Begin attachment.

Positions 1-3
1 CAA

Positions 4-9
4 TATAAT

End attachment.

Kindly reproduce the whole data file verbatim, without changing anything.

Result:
Positions 1-3
1 CAA

Positions 4-9
4 TATAAT